Robert A. Di Ieso, Jr.
By Donna Rosato
March 26, 2015

Q: I am leaning toward buying individual bonds and creating a bond ladder instead of a bond fund for my retirement portfolio. What are the pros and cons?—Roy Johnson, Troy, N.Y.

A: If you’re worried about interest rates rising—and many people are—buying individual bonds instead of putting some of your retirement money into a bond fund has some definite advantages, says Ryan Wibberley, CEO of CIC Wealth in Gaithersburg, Maryland. There are also some drawbacks, which we’ll get to in a moment.

First, some bond background. Rising interest rates are bad for fixed-income investments. That’s because when rates rise, the prices of bonds fall. That can cause short-term damage to bond funds. If rates spike and investors start pulling their money out of the fund, the manager may need to sell bonds at lower prices to raise cash. That would cause the net asset value of the fund to drop and erode returns.

By contrast, if you buy individual bonds and hold them to maturity, you won’t see those daily price moves. And you’ll collect your interest payments and get the bond’s face value when it comes due (assuming no credit problems), even if rates go up. So you never lose your principal. “You are guaranteed to get your money back,” says Wibberley. But with individual bonds, you will need to figure out how to reinvest that money.

One solution is to create a laddered portfolio. With this strategy, you simply buy bonds of different maturities. As each one matures, you can reinvest in a bond with a similar maturity and capture the higher yield if interest rates are rising (or accept lower yield if rates fall). All in all, it’s a sound option for retirees who seek steady income and want to protect their bond investments from higher rates.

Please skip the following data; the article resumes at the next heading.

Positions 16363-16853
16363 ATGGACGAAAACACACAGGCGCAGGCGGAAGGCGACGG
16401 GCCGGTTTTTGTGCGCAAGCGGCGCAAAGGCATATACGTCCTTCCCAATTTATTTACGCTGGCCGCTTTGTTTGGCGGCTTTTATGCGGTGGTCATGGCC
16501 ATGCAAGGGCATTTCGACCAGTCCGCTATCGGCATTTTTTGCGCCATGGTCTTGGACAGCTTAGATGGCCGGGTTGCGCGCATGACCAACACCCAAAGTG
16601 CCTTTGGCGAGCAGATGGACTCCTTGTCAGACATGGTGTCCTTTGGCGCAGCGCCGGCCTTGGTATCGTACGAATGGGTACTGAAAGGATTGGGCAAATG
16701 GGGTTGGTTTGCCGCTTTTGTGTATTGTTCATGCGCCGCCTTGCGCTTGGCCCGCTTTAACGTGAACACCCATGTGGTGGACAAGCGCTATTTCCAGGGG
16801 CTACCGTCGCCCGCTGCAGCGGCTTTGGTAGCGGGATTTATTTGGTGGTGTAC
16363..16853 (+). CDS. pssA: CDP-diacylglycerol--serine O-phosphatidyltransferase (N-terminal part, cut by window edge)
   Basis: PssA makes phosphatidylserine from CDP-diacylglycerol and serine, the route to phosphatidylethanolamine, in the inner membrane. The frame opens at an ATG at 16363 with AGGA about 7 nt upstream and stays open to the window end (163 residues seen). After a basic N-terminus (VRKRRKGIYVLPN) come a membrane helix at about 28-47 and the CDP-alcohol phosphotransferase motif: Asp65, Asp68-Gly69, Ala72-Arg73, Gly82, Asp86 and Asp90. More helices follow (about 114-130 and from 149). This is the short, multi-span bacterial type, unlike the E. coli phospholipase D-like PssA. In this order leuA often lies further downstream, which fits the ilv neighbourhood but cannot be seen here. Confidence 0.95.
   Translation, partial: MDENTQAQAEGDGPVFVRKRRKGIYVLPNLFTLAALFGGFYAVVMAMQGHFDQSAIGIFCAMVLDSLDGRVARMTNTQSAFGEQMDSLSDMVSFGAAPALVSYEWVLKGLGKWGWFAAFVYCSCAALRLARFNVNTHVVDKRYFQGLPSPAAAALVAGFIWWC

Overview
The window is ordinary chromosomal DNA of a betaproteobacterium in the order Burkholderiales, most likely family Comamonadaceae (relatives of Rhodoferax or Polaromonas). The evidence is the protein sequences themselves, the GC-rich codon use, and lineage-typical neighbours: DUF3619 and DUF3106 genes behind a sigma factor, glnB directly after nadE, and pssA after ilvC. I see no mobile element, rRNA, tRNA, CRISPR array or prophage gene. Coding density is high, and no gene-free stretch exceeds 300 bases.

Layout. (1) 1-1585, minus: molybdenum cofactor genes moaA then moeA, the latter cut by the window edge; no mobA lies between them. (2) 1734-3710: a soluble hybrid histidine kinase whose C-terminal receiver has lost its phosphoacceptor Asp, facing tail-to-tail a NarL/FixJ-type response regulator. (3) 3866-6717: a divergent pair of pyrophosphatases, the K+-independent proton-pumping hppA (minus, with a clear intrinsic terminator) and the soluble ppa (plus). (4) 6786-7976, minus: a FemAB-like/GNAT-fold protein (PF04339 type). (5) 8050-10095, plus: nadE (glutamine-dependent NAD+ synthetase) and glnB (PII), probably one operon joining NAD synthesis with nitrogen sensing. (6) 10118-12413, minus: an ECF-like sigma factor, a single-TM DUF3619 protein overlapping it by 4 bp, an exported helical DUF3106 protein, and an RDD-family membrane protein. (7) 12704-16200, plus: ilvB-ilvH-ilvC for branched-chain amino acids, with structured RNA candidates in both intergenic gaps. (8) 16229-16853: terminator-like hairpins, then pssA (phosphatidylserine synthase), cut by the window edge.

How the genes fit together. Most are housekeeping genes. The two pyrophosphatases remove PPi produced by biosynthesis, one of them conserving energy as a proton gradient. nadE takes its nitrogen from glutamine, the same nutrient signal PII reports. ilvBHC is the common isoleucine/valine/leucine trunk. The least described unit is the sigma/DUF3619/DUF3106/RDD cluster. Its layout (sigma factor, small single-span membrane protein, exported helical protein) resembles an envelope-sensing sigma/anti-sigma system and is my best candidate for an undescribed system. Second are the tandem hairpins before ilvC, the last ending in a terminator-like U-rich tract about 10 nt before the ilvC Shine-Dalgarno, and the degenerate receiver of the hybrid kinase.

The simplest and cheapest way to create a bond ladder is through government bonds. You can buy Treasury securities for free at TreasuryDirect.gov. You can also buy Treasuries through your bank or broker, but you’ll likely be charged fees for the transaction.

Now for the downside of bond ladders: To get the diversification you need, you should hold a mix of not only Treasuries but corporate bonds, which can be more costly to buy as a retail investor. Generally you must purchase bonds in minimum denominations, often $1,000. So to make this strategy cost-effective, you should have a portfolio of $100,000 or more.

With corporates, however, you’ll find higher yields than Treasuries offer. For safety, stick with corporate bonds that carry the highest ratings. And don’t chase yields. “Bonds with very high yields are often a sign of trouble,” says Jay Sommariva, senior portfolio manager at Fort Pitt Capital Group in Pittsburgh.

An easier option, and one that requires less cash, may be to build a bond ladder with exchange-traded bond funds. Two big ETF providers, Guggenheim and BlackRock’s iShares, now offer so-called defined-maturity or target-maturity ETFs that can be used to build a bond ladder using Treasury, corporate, high-yield or municipal bonds.

Of course, bond funds have advantages too. You don’t need a big sum to invest. And a bond fund gives you professional management and instant diversification, since it holds hundreds of different securities that mature at different dates.

Funds also provide liquidity because you can redeem shares at any time. With individual bonds, you also can sell when you want, but if you do it before maturity, you may get not get back the full value of your original investment.

There’s no one-size-fits all strategy for bond investing in retirement. A low-cost bond fund is a good option for those who prefer to avoid the hassle of managing individual bonds and who may not have a large sum to invest. “But if you want a predictable income stream and protection from rising rates, a bond ladder is a more prudent choice,” Sommariva says.

Do you have a personal finance question for our experts? Write to AskTheExpert@moneymail.com.

Read next: Here’s the Retirement Income Mistake Most Americans Are Making

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